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Michigan State head coach Mel Tucker discusses Big Ten football season restart

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“I’m just excited to get going and looking forward to get back out on the grass with our guys.”

NCAA Football: Southern California at Colorado Ron Chenoy-USA TODAY Sports

As you may have heard by now, Big Ten football is back! In what can only be described as, in my opinion, the absolute strangest period of time between the 2019 and 2020 football seasons, we finally have some clarity on what next steps are for the Michigan State Spartans and the Big Ten Conference as a whole.

After advances with rapid COVID-19 testing and other protocols now in place, competition will resume for Big Ten teams on the weekend of Oct. 23. This, of course, was a reversal on the conference’s decision to shut down the fall campaign — with an eye toward playing in the spring — on Aug. 11. There are still a lot of questions to be answered, and nothing is written in stone that this target start date will be hit and there will be no disruptions during the season.

With that said, Michigan State head coach Mel Tucker spoke on a Zoom call today, with members of the media, about football’s return and the latest developments within the MSU program.

“I’m very excited to get going for our players, for our staff, for the (players’) families, our university, our fans and all of our supporters,” Tucker opened his statement with. “I want to thank the Big Ten medical task force for all of the work that they’ve done to help us get to this point. We’ve always said from the beginning that we want to play in the worst way, but we wanted to make sure the safety and well-being of our student-athletes, staff and administrators were at the forefront, and that was the first thing. So, we had new information and I was thankful for (the Big Ten) presidents to revisit the issue and based upon that new information from our medical folks, the presidents feel like, and everyone feels like, it’s safe for us to proceed and play. We’re very excited about that.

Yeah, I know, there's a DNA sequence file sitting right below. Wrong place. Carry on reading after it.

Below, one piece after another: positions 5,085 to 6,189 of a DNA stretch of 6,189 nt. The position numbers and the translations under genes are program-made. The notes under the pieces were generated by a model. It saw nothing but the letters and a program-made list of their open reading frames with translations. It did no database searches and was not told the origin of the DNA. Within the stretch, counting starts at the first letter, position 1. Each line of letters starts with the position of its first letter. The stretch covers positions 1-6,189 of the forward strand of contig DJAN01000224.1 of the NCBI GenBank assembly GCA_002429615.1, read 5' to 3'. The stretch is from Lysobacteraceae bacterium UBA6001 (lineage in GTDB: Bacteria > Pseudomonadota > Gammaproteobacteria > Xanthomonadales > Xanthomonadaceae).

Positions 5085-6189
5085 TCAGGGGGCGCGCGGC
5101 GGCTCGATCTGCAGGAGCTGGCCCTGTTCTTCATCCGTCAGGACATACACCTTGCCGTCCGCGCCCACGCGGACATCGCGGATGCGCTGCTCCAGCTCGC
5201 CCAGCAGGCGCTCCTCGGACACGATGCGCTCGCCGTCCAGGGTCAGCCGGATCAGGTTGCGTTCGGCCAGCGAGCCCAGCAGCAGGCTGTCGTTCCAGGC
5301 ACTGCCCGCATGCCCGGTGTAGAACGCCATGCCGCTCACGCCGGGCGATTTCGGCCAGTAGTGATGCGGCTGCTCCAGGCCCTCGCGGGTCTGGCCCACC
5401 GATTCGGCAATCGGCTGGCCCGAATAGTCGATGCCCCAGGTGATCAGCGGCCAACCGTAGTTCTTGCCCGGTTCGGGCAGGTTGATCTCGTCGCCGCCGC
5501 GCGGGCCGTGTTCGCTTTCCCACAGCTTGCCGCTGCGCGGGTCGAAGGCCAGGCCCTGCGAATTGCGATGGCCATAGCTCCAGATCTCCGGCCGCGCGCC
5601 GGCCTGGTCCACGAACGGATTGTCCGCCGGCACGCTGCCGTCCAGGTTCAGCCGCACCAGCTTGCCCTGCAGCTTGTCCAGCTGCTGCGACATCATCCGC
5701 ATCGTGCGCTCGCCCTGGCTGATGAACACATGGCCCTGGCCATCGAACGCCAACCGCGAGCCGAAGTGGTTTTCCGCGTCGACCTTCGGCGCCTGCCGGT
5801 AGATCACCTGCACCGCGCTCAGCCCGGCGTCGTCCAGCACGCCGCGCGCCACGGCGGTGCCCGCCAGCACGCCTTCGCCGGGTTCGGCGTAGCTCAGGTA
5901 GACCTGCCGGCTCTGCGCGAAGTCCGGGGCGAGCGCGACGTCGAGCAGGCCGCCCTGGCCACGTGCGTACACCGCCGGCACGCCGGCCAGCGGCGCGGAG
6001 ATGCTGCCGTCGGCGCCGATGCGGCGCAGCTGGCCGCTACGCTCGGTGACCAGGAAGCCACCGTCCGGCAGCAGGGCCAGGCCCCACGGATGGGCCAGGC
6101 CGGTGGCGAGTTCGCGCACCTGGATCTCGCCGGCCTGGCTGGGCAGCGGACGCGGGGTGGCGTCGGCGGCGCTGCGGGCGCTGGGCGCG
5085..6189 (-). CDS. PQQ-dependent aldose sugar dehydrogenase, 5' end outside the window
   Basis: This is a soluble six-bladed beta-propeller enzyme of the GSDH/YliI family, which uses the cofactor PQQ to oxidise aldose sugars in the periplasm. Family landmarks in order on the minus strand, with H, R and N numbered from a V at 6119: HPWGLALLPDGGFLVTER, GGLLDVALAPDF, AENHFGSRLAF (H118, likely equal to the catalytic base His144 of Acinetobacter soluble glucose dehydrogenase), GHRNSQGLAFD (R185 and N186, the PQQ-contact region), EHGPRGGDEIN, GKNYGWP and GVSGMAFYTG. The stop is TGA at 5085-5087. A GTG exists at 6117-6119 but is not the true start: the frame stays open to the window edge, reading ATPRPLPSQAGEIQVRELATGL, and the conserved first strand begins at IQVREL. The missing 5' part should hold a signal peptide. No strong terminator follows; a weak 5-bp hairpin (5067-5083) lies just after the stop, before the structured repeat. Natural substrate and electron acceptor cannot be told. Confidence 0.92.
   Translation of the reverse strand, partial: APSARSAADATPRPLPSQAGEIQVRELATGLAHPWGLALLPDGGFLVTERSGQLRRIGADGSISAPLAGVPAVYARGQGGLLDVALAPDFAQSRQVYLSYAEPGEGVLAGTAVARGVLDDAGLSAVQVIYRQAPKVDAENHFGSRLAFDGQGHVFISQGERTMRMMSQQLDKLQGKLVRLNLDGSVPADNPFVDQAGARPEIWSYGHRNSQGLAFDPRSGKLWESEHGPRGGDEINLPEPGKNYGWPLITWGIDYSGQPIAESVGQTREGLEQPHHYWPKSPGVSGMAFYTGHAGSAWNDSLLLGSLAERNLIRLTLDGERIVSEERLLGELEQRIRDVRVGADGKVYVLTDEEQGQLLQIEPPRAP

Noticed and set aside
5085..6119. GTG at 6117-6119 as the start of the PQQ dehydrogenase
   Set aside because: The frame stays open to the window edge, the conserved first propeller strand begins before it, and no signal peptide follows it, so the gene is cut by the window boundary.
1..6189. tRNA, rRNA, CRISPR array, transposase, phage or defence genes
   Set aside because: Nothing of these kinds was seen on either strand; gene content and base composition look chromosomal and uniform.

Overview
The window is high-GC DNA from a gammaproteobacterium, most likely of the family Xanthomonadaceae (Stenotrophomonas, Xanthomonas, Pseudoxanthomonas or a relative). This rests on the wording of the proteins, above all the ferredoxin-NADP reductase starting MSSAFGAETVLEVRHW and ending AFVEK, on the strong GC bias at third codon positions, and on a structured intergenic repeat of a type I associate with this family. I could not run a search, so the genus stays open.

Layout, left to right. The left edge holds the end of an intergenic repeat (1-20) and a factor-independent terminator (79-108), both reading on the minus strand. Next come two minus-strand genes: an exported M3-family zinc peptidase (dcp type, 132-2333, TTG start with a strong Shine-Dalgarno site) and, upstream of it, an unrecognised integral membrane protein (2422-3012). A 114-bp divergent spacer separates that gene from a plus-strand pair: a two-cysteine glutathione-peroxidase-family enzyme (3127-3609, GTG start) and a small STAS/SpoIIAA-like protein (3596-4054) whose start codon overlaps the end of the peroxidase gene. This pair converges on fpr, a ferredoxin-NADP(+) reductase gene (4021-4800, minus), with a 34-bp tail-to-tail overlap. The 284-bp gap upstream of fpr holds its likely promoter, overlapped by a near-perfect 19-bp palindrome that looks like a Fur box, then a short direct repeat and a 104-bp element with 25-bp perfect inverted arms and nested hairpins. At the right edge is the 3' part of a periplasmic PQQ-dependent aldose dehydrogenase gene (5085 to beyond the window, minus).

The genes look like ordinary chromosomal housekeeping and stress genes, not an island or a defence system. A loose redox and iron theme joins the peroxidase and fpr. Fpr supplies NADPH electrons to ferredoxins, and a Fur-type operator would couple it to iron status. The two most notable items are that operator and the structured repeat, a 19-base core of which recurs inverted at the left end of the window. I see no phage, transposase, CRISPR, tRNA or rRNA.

“Our players have been working relentlessly since the postponement. I think the postponement was on a Tuesday, and our players were back in the weight room at 7 a.m. Wednesday morning. So we’ve gotten a good, solid five weeks of running and lifting. We’re actually in better condition now then we were when we started camp previously before the postponement. I’m just excited to get going and looking forward to get back out on the grass with our guys.”

Obviously, dealing with a pandemic for the past several months has been bizarre for just about every person. But for Tucker, who was hired in February to lead the Spartans, he’s yet to really get a chance to begin his tenure and show fans what the new-look Spartans bring to the table.

When asked about what this process has been like during the COVID-19 pandemic for him, and what has it been like for the team, Tucker had this to say:

“It’s been very different — different than anything I’ve ever experienced,” Tucker said. “But what we’ve learned during this process of COVID is you really have to take it one day at a time. We always knew that we wanted to play and we always knew at some point that we would be able to play, we just didn’t exactly know when. When that time did come, when the time was right, we wanted to be ready.

“We always operate on the information that we do have, and based on the information that we had that day, we tried to get it right that day with whatever we were doing. Our attitudes of our coaching staff and our players have been great. We work really hard to connect and communicate with our players to give them the most up-to-date information. Since mid-June, we’ve had seven Zoom meetings with all of the parents, and I believe that has helped quite a bit just to make sure everyone’s on the same page and the lines of communication have been open constantly.”

In addition to the problems that the ongoing pandemic causes for not only Michigan State, but football programs across the country, there is another issue that the sports world — especially the NBA and NFL — have really stepped up to speak out on and show support of. That is, of course, social justice issues, which have really come to light throughout the summer.